I recently read an article that reported on South Africa’s most valued brands for 2016. The country’s top-10 brands were MTN, Vodacom, Sasol, Standard Bank, Woolworths, FNB, Absa, Nedbank, Investec and Mediclinic; with Multichoice bubbling under at number 11.
What was missing in this article was the ‘so what?’
So what if MTN is the most valued brand in South Africa and Africa? Does it mean that it requires a lot of cash to acquire this asset based on the equity that it has built over the years trading within the African market? Does a higher brand value mean that the firm has better access to capital and this capital is being offered to them at a more affordable rate than brands that are valued lower than it?
Does a higher brand value mean that your firm is in good financial health and will continue to deliver a good return for its stakeholders? Does it also imply that a higher brand value means that you’ll be able to attract the best talent who will contribute to the further appreciation of the brand going forward?
These ambassadors can develop proxies that they can use to bring in a bit of tangibility when it comes to the benefits of using the brand. The use of proxies to evaluate the value of a brand would, therefore, provide some insight on how the brand is benefitting the organisation; converting these insights into dollars and cents from a savings, top- and bottom-line contribution standpoint.
So, from the point above, the problem with valuing a brand is that it is an intangible asset. Measuring anything intangible comes with the setback of subjective measurement. From my reading, there are many ways to value a brand, and the differing methodologies also produce differing results. The differing results often inspire heated debate on whose methodology provides the better measurement, and also, what proxies can be used as further reference to determine whether the better approach was on the money.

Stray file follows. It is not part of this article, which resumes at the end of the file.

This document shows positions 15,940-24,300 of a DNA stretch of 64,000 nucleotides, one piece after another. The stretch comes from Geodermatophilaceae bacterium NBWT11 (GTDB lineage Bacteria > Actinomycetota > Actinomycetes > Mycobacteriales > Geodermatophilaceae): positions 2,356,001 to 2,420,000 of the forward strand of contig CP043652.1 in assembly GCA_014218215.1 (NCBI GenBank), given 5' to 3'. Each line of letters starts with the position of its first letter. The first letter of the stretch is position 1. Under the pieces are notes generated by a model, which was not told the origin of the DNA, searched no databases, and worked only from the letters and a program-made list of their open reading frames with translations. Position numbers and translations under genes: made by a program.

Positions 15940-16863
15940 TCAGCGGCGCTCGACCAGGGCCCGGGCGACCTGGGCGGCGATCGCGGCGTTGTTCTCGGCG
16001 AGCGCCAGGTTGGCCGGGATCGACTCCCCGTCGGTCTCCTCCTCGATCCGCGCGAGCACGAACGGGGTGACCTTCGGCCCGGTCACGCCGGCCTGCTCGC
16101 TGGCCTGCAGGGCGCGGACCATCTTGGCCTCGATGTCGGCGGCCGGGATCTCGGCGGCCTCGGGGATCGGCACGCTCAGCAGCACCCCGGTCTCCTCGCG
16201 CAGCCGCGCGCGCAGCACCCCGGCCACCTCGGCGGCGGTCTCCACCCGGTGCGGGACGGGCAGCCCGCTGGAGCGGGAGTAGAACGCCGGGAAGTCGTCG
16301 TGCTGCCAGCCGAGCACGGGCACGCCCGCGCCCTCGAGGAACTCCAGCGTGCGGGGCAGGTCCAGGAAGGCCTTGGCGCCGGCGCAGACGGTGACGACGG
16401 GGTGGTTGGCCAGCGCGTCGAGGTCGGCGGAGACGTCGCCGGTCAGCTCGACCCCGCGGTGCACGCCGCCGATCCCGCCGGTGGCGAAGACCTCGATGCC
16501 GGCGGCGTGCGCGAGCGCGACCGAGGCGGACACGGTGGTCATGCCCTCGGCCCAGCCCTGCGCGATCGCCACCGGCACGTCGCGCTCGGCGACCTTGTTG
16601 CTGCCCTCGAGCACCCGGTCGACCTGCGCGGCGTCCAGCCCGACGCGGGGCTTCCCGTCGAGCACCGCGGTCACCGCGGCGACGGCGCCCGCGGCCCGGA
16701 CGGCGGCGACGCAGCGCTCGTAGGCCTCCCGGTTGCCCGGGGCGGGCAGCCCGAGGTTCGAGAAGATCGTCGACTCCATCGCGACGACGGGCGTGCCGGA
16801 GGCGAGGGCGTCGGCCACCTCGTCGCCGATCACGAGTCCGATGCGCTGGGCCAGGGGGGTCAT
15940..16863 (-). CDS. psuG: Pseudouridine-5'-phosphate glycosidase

But the unanswered question of ‘so what?’ still remains.
As an example: MTN’s brand was valued at R37 billion in 2016, down from R54 billion in 2015. This signifies a drop in value of R17 billion within the space of a year. As a stakeholder, does this mean that I should start looking for employment elsewhere? Reducing my shareholding to invest in other assets? Re-negotiating interest rates for money lent to the bank based on the company being at a higher risk based on the loss in brand value? Does it also mean that the company neglected the nurture of the brand during the operating year, with all of the brand related activities taking away instead of adding to the existing equity?
An example of an answered ‘so what?’ is:
Our brand is so valuable that we should consider expanding into other regional markets. With our solid brand value, we can borrow money at a favourable interest rate, enabling us to invest on debt instead of equity and pay back what we owe in the shortest possible time without any impact on our bottom-line. A better-valued brand also means that we can outcompete our competition both locally and externally, including us trying our luck in geographically distant markets.
…or at least that is what I think a brand valuation should inform.